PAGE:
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From John Whaley <joewha...@gmail.com>
Subject Re: RT: Escape analysis
Date Wed, 05 Oct 2005 16:37:39 GMT
On 10/3/05, Robin Garner <Robin.Garner@anu.edu.au> wrote:
> Florian Weimer wrote:
>
> The conclusion reached in the OOPSLA paper referred to (Choi et al 1999)
> is that stack allocation produced a relatively insignificant speedup,
> but that locking optimizations for objects that don't escape thread
> context was significant.
>
> In a heap with a bump-pointer allocator, allocation is cheap.  Stack
> allocation can potentially produce a slow-down by reducing locality in
> the stack, and complicating the task of scanning the stack.
>

Another problem with stack allocation is that it increases object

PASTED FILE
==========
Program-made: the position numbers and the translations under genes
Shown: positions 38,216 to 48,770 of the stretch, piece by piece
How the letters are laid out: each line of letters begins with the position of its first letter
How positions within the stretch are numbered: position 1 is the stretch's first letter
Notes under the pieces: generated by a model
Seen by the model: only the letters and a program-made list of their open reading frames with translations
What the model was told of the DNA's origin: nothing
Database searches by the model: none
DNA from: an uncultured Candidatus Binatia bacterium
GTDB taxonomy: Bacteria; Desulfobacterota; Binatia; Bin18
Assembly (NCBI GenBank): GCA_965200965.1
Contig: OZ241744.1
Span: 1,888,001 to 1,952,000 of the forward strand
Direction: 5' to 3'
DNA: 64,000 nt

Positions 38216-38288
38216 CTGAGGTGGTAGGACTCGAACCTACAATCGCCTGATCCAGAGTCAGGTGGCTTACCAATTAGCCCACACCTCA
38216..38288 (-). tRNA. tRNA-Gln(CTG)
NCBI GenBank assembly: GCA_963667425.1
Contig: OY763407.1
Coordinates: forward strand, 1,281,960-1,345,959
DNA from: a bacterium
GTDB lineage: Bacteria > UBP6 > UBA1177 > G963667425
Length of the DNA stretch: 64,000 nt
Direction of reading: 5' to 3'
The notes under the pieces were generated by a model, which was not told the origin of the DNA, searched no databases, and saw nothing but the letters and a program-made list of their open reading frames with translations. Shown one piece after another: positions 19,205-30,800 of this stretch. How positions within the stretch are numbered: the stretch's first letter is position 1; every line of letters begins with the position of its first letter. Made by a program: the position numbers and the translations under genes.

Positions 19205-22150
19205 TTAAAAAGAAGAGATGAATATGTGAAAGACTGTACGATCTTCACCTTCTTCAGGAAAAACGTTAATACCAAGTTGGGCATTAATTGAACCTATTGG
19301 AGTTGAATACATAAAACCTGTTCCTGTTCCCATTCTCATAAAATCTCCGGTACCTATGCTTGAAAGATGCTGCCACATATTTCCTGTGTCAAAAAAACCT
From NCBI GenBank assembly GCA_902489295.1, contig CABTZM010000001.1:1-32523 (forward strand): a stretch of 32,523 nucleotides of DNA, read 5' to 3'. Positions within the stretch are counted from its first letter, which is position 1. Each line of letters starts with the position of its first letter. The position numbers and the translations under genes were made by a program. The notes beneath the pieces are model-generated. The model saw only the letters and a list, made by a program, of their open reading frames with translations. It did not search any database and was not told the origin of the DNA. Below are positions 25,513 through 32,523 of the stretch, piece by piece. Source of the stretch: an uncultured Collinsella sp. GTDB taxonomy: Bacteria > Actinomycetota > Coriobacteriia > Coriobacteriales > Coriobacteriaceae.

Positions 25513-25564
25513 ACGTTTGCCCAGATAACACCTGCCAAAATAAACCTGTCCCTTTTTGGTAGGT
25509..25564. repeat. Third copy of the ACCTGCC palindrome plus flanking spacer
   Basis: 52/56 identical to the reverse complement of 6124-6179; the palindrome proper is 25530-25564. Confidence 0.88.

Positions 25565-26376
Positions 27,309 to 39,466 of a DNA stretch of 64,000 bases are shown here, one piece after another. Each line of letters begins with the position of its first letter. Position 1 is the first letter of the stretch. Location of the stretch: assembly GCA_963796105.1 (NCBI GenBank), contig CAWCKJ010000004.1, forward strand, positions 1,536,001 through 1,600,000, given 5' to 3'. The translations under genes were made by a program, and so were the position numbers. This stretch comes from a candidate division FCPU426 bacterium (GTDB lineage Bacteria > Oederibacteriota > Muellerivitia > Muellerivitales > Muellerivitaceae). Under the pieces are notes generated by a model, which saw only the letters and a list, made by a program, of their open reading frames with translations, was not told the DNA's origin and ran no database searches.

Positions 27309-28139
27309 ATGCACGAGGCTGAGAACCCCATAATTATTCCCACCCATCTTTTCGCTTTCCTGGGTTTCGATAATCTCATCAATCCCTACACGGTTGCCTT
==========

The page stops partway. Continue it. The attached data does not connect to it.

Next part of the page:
lifetimes because you cannot reclaim the storage until the stack frame
disappears.  It is possible to work around this if your escape
analysis is sophisticated enough.

Synchronization overhead definitely improves, but synchronization was
so slow for such a long time that many mature programs already
eliminate the synchronization by hand (consider ArrayList vs. Vector).

Doing escape analysis in a JIT is not difficult; see, for example, my
OOPSLA'01 paper or Suganuma et al PLDI'03.

The real performance benefit of escape analysis is when you can do
scalar replacement, replacing each of the object's fields/array
elements with a register.  Thus, you eliminate the object entirely,
and making its fields into registers allows many more optimizations.

John Whaley

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